Ways to make Philadelphia district schools healthier

Photos – local – toxiccity3-farrell1
A moldy Philadelphia district elementary school classroom in need of repair.

For more than a year, the Philly Healthy Schools Initiative has been working on ways to make Philadelphia district schools safer and healthier for children. The coalition is made up of parents, council members, teachers and environmental advocates. Among them are Jerry Roseman, the Philadelphia Federation of Teachers’ director of environmental health and safety, and David Masur, executive director of the nonprofit PennEnvironment.

Here are some of their ideas:

*Put HEPA (high efficiency particulate air) vacuums in every school, preferably on each floor, at a cost of $398 each, and have the custodial and cleaning staff use them daily, especially in areas with lead paint, asbestos and rodent infestations. (The district recently purchased 25 of these vacuums.)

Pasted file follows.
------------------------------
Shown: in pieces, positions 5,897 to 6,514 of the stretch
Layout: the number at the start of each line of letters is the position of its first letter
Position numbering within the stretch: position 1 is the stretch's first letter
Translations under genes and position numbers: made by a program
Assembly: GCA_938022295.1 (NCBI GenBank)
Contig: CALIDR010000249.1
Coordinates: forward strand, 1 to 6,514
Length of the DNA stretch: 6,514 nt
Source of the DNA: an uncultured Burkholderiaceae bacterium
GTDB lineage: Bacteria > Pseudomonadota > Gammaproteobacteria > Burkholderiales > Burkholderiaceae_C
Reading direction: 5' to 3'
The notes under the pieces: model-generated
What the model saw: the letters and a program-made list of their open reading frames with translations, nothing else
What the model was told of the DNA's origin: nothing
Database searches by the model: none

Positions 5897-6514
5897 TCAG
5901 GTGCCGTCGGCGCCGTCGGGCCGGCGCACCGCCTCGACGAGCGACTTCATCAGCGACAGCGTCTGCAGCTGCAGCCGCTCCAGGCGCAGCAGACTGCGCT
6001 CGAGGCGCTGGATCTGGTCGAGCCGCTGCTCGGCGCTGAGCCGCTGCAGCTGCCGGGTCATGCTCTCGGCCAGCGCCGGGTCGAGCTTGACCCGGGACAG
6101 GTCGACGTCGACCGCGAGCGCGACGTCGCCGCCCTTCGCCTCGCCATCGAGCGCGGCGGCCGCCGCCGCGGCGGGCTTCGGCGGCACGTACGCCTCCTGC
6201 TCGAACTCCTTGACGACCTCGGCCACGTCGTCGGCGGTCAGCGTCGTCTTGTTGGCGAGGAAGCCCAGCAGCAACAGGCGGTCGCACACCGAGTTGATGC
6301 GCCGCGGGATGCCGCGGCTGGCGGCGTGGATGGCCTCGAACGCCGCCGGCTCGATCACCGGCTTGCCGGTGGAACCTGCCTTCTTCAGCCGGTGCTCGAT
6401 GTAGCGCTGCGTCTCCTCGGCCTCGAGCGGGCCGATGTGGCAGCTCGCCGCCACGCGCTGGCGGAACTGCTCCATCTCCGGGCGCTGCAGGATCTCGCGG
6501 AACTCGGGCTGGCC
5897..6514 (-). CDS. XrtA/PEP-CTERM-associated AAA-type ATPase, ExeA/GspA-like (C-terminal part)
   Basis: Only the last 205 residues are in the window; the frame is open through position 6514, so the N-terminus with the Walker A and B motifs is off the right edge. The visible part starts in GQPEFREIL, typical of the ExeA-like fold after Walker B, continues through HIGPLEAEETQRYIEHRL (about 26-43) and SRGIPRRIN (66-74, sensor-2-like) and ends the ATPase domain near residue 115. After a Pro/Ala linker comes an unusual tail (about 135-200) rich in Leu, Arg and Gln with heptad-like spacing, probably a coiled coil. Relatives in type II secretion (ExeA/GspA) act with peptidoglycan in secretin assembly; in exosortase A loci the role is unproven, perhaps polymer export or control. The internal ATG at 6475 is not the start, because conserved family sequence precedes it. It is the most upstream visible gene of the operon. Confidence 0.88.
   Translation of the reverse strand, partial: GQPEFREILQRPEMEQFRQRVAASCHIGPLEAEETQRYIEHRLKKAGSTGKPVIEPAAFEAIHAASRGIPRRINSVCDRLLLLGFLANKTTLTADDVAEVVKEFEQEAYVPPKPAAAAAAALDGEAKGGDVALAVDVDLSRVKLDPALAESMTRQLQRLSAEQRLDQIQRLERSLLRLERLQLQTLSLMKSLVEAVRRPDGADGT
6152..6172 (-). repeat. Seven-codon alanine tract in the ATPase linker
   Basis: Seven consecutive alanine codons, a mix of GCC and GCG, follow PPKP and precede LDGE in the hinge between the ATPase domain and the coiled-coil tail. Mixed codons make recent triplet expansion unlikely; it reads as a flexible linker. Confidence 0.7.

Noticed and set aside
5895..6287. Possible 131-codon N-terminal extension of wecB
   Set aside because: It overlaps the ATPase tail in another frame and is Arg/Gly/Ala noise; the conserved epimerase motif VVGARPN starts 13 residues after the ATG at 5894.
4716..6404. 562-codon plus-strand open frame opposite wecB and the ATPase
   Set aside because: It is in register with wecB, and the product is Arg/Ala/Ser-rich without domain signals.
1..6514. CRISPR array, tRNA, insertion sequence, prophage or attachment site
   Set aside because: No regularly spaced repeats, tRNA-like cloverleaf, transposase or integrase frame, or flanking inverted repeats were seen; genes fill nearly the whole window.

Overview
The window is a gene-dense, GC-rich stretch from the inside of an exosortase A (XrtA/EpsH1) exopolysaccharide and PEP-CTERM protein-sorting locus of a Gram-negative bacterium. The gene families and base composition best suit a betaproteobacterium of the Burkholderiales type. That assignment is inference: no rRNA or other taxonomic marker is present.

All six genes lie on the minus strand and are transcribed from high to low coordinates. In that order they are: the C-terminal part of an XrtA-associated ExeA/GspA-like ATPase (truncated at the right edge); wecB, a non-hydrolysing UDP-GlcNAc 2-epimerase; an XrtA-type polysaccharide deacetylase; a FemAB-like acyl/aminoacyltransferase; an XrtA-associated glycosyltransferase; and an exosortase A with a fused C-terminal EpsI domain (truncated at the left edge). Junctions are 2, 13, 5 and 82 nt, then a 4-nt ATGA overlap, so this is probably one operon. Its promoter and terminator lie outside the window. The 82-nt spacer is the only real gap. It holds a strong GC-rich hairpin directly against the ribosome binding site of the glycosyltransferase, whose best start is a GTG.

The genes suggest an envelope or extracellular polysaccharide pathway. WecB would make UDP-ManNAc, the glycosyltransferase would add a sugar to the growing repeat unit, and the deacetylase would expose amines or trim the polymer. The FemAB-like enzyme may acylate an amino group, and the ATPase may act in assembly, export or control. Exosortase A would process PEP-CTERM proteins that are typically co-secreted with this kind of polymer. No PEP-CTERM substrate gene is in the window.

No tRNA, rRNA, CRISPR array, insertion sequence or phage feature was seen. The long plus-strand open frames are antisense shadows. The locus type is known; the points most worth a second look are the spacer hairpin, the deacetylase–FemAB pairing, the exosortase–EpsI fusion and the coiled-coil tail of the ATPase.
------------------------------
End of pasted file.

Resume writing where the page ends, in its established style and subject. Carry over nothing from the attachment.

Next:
*Launch and promote a 311 complaint system, much like the City of Philadelphia’s, about the district school buildings. Staffers, parents, students and volunteers would be able to report environmental problems and upload photos. This transparent system would allow people to track the progress and resolution of complaints.

*Require the district to certify all classrooms in elementary schools as “lead safe,” the same standard that landlords in Philadelphia have to meet in order to rent to households with children six and younger. School district inspectors should routinely assess lead paint in buildings and share the information on the district’s website for public review.

*Immediately fill the numerous openings in the district’s maintenance department [53], school building engineering [60] plus pest control [2] and cleaners [6]. Philly Healthy Schools also said the district needs to add dozens more of the cleaner positions.

*Update all school buildings to meet current building codes and requirements, including spending $420 million to $560 million per year on major capital modernizations. Failing to do so, the Healthy Schools group said, will lead to skyrocketing maintenance costs.